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Tip: Fix "argument list too long" errors for good!
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My_World
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Joined: 01 Sep 2003
Posts: 339
Location: Kalahari Desert

PostPosted: Mon Jan 30, 2006 3:00 am    Post subject: Tip: Fix "argument list too long" errors for good! Reply with quote

Just thought I would share a tip, use it, don't use it...
:P

As of late I have been getting these irretating errors with mv, cp, ls, etc. commands:
Code:

myworld@jj ~ $ cp -fr /usr/portage/distfiles/* ~/backup/distfiles/
-l: /usr/bin/cp: Argument list too long


So after a bit of Googling I found that the kernel is to blame for this! 8O

Here follows a fix to permanently fix this issue (hopefully it will receive attention as our systems become more powerfull and data more plentifull):
Quote:

One of the advantages of using an open-source kernel is that you are able to examine exactly what it is configured to do and modify its parameters to suit the individual needs of your system. Method #4 involves manually increasing the number of pages that are allocated within the kernel for command-line arguments. If you look at the include/linux/binfmts.h file, you will find the following near the top:

/*
* MAX_ARG_PAGES defines the number of pages allocated for arguments
* and envelope for the new program. 32 should suffice, this gives
* a maximum env+arg of 128kB w/4KB pages!
*/
#define MAX_ARG_PAGES 32

In order to increase the amount of memory dedicated to the command-line arguments, you simply need to provide the MAX_ARG_PAGES value with a higher number. Once this edit is saved, simply recompile, install and reboot into the new kernel as you would do normally.

On my own test system I managed to solve all my problems by raising this value to 64. After extensive testing, I have not experienced a single problem since the switch. This is entirely expected since even with MAX_ARG_PAGES set to 64, the longest possible command line I could produce would only occupy 256KB of system memory--not very much by today's system hardware standards.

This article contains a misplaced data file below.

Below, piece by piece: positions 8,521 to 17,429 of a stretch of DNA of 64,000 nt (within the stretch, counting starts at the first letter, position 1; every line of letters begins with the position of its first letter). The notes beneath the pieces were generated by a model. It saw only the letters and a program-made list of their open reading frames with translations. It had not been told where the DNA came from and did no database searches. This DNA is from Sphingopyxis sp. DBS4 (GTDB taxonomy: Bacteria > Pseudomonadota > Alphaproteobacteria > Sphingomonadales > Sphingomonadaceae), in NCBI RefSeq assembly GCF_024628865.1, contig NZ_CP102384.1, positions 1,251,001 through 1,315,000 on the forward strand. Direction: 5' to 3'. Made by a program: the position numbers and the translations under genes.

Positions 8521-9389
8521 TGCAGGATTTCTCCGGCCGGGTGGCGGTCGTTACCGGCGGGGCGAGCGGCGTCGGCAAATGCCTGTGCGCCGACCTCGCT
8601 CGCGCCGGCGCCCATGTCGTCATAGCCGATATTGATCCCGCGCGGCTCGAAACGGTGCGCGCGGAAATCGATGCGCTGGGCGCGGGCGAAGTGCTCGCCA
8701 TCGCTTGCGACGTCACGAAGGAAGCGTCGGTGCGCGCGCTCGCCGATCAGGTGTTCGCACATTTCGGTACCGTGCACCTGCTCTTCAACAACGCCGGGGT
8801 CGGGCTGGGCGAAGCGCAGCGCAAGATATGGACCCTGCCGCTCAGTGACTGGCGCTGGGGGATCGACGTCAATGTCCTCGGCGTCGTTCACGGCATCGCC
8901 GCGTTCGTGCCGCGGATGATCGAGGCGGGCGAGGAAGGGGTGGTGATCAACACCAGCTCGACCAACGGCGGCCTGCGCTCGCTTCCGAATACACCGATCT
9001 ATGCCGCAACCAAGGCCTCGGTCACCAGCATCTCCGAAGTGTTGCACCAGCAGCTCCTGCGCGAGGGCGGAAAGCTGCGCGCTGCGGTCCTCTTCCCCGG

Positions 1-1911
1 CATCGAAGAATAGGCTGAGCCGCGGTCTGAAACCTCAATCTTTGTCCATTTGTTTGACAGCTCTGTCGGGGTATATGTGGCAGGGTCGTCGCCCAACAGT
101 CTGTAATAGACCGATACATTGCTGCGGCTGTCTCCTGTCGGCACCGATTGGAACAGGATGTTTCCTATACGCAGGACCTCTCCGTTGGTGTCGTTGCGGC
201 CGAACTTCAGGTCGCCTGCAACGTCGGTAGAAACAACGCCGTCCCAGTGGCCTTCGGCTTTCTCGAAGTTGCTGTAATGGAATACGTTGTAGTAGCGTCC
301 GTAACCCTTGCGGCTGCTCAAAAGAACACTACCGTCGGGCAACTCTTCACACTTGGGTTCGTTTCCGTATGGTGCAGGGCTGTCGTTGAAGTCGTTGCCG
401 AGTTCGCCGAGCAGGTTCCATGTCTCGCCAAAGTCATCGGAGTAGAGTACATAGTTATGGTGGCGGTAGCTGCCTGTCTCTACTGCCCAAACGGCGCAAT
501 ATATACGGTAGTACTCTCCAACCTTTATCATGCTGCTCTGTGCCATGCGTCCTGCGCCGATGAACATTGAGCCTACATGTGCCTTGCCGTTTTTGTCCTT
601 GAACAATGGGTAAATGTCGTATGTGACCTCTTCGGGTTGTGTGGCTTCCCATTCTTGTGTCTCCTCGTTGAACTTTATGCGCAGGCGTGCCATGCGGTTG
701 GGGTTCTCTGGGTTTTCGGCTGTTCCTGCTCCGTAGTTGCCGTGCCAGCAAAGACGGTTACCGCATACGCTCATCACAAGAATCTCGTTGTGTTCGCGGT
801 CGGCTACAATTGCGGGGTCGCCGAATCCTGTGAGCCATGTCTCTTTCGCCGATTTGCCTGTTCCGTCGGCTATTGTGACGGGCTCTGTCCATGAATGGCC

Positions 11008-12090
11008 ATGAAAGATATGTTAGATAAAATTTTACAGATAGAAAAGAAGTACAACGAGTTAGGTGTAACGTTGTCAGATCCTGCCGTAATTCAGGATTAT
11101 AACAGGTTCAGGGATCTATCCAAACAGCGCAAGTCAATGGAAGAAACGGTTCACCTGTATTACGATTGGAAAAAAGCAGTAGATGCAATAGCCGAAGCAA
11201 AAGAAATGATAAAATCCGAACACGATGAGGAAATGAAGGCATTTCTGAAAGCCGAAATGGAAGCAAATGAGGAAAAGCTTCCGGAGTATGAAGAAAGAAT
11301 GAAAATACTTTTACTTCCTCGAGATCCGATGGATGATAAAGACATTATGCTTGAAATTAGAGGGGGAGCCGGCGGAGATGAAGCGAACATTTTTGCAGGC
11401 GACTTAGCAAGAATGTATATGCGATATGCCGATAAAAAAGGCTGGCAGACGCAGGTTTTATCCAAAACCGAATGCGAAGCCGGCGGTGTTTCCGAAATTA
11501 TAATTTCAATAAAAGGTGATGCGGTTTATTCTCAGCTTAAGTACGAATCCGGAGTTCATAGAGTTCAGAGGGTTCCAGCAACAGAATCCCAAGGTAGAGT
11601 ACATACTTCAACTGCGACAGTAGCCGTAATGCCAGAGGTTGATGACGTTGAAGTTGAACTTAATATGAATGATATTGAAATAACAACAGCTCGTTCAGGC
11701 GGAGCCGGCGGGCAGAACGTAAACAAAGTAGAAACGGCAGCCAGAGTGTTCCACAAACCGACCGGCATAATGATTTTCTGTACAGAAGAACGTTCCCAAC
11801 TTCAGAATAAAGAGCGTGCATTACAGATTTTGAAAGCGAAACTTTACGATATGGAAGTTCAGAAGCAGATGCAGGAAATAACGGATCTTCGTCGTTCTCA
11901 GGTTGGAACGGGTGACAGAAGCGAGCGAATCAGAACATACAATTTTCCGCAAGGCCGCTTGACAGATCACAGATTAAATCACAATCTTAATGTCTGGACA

The advantages of Method #4 are clear. You are now able to simply run the command as you would normally, and it completes successfully. The disadvantages are equally clear. If you raise the amount of memory available to the command line beyond the amount of available system memory, you can create a D.O.S. attack on your own system and cause it to crash. On multiuser systems in particular, even a small increase can have a significant impact because every user is then allocated the additional memory. Therefore always test extensively in your own environment, as this is the safest way to determine if Method #4 is a viable option for you.


Read more here for other solutions and fixes, but the abovementioned one is the best by far.
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/dev/random
l33t
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Joined: 26 Nov 2004
Posts: 704
Location: Austin, Texas, USA

PostPosted: Mon Jan 30, 2006 3:09 am    Post subject: Reply with quote

man xargs
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pjp
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Joined: 16 Apr 2002
Posts: 18157

PostPosted: Wed Feb 01, 2006 5:48 am    Post subject: Reply with quote

/dev/random wrote:
man xargs
:mrgreen: xargs was the first thing I thought of, just wasn't in the mood for a demo.
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trunet
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Joined: 03 Oct 2003
Posts: 11
Location: São Paulo/SP/Brazil

PostPosted: Wed Feb 01, 2006 4:17 pm    Post subject: Reply with quote

try this:

Code:

# find /usr/portage/distfiles -exec cp {} ~/backup/distfiles \;
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